Researchers hailing from Duke University, Massachusetts General Hospital and the International Center for Diarrhea Disease Research in Dhaka, Bangladesh have made use of used machine learning algorithms to spot patterns within communities of bacteria which are living in the human gut that no human would ever be able to pick out. These patterns could rather indicate who among the approximately one billion people around the globe at risk of cholera infection who will get sick with the diarrhea disease.
Artificial intelligence may be leading to killer robots but it has the potential to overcome diseases.
Microbes can be important for developing improved vaccines and preventive approaches for cholera as well as other infectious diseases.
The predictive microbiota is indeed as good at predicting who gets ill with cholera as the clinical risk factors that one has known about for decades. One has identified a whole new component of cholera based risk that we did not know about before.
Cholera can also spread rapidly in areas with unsafe drinking water and inadequate sanitation, causing millions of cases of acute watery diarrhea every year. Despite its effective global impact, scientists are yet to completely understand why some of the people who come into contact with the cholera bacterium do tend to become sick while others do not. Some studies have indicated a few risk factors, such as age, blood type as well as previous infections, but these only explain partially the differences in clinical outcomes after the exposure to the pathogen.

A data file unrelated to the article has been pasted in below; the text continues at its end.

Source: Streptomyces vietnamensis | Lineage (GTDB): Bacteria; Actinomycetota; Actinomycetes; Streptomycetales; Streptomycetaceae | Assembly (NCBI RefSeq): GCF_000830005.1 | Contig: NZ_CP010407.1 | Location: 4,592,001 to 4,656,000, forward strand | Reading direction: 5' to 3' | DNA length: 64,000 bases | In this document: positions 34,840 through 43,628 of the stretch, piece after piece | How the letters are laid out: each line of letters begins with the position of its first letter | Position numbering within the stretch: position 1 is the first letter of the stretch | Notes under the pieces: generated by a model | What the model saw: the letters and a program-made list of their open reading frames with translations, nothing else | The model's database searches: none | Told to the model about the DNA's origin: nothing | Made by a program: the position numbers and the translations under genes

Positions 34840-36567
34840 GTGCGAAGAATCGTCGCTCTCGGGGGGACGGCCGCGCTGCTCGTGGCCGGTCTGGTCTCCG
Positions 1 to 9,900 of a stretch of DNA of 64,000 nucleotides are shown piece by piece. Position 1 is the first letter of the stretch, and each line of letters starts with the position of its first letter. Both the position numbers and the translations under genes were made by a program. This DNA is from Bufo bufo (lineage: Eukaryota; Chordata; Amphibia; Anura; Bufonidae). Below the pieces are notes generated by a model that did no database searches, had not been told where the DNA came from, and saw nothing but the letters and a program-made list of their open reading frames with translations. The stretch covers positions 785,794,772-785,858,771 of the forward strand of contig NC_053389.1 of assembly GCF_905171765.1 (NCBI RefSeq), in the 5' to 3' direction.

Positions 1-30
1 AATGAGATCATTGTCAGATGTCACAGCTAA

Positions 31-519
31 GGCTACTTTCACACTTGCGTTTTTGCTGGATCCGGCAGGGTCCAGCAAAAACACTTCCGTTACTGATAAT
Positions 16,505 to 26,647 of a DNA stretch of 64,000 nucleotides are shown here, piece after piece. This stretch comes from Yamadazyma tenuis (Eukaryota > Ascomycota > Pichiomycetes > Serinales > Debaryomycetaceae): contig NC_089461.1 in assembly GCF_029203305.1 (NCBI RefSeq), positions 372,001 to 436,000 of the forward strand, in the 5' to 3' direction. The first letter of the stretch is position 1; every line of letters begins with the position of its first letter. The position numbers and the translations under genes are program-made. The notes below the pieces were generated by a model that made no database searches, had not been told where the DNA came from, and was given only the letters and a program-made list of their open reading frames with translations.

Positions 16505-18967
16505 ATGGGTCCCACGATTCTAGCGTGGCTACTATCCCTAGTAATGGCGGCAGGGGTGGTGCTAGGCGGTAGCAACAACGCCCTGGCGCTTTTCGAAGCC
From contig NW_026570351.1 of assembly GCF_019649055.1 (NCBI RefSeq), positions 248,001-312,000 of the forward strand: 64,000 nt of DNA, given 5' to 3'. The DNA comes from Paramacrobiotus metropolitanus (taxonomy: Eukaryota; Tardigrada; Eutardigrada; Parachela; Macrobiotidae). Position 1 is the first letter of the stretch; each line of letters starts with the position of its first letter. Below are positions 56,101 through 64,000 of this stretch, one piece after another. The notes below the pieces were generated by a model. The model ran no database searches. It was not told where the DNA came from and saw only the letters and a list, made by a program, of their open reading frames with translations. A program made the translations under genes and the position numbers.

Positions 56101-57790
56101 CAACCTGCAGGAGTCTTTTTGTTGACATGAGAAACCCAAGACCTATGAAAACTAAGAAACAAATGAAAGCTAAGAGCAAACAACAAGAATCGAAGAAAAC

Efforts have been on to see collectively whether gut microbiota might also play an important role in cholera risk.
Machines indeed have the required ability to look at a hundred species at a given time, and amalgamate them into one particular signal.
Artificial intelligence can predict illness even better than models previously built by infectious disease based experts. The model also does suggest hypotheses that might indeed explain why the patterns identified by the computer are associated with the disease. For example, when the researchers did pick up a bacterial species identified by their model and had studied it in the laboratory, they did find that the bacteria does promote the growth of cholera in the test tubes. Their findings do indicate that the composition of the gut microbiota can indeed create an environment that is more or less quite hospitable to pathogens.
Scientists have indeed felt that gut bacteria does affect a person’s susceptibility to diarrhea diseases, but on the other hand study also does show that this in a real-world setting.
Detecting illnesses are very essential for a healthy lifestyle and AI is very useful in this respect. Cholera needs to be identified as it can be treated properly. Any disease if recognized much earlier enables the treatment progress to go ahead well.
Artificial Intelligence has become very popular of late and scientists are also appreciating its value in the medical field. It is worth knowing more about its applications and how important it is for people to lead healthy lives.